Admitting our mistakes and learning from them are part of the growing up process. As motorcyclists, we’ve proven that we’re willing to take more risks than the average person. But if we have the choice to easily reduce risks, shouldn’t we? As the line goes, “There are bold riders and there are old riders, but it is doubtful you’ll find an old, bold rider.”
At the tender age of nineteen I was told by a riding mentor to pick up an American Motorcyclist Association membership. I found that information odd as I wasn’t going to be racing. Didn’t they just handle the domestic racing series and do stuff in Washington DC that doesn’t apply to me? I ignored the recommendation and told myself, “Why join? Joining is for suckers. I don’t ride in groups because I’m independent. The last thing I want to do is join a group and get mired in political shenanigans.” Ahhh to be young and idealistic.
From the time I was told about the AMA, I was stranded on the side of the road three different times. Once it was for a blown rear tire. Another time it was for a broken clutch cable. And another time it was for rider error (we won’t get into that here!). Each time I was left to figure out how to get myself and motorcycle home. Without my gracious friends, I may have been stranded permanently. The last time my riding mentor said to me, “Ya know, you could have called the AMA and they would have towed the bike home for free.”
Free? They would do that for me? I just had to listen to my mentor this time. With a big cross country motorcycle trip coming up and a lot of unknowns in the mix, a free tow just might come in handy, so I joined the AMA. A mere five years AFTER the initial recommendation.
Sure enough, two months later and 2,000 miles from home, I found myself at Daytona Bike Week and learned firsthand what it meant to be an AMA member. I lost my key in a field of motorcycles. I called the AMA, they arranged to pick me and the bike up, took us to a local dealership, and two hours after the dealership was supposed to have closed, I was sent on my way with a new key. That was the power of the AMA. They won me over. I thought about the Daytona Bike Week incident when I renewed my AMA membership in June for a 17th time.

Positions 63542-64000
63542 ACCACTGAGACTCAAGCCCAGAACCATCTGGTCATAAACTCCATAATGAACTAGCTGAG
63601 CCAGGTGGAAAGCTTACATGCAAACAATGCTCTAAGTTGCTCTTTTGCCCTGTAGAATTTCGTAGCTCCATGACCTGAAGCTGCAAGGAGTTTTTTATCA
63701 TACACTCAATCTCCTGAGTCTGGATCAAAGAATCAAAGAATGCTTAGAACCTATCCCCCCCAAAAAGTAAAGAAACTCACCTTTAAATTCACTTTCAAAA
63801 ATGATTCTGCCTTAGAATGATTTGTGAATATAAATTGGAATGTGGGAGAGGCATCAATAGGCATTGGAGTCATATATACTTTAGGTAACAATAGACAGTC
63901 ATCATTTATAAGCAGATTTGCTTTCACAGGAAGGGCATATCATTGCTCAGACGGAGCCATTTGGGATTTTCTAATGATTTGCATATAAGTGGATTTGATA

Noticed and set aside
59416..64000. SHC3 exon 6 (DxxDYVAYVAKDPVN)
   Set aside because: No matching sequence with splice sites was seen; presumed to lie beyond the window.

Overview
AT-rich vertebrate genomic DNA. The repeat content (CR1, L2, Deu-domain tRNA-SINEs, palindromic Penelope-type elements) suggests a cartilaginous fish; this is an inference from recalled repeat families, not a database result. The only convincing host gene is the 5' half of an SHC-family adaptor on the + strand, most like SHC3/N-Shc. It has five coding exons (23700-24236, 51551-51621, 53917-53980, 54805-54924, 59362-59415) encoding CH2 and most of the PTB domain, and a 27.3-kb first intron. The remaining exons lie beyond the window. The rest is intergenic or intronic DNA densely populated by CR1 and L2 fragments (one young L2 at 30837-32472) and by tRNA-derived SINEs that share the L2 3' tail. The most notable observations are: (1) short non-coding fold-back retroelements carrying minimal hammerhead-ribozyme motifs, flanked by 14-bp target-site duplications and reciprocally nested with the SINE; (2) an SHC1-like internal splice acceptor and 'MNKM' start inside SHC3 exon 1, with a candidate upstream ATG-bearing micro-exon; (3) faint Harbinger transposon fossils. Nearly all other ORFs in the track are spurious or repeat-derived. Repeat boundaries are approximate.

As the world’s largest motorcycling organization, the AMA advocates for motorcyclists’ interests in the halls of local, state and federal government, the committees of international governing organizations, and the court of public opinion. They also make available to us discounts from several key suppliers in the motorcycle industry.
Meaning, they work to support us.
What that 19 year old “independent” rider didn’t fully understand is that we’re all in this together. We represent such a small percentage of the motoring public and if we collectively fail to join together to retain our rights to ride, we have the potential to lose or greatly diminish this activity we so dearly love.
So here’s the rub. Join me. Join TEAM Arizona. Join thousands of American Motorcyclists across this land. Sign up today, because together, we’re better.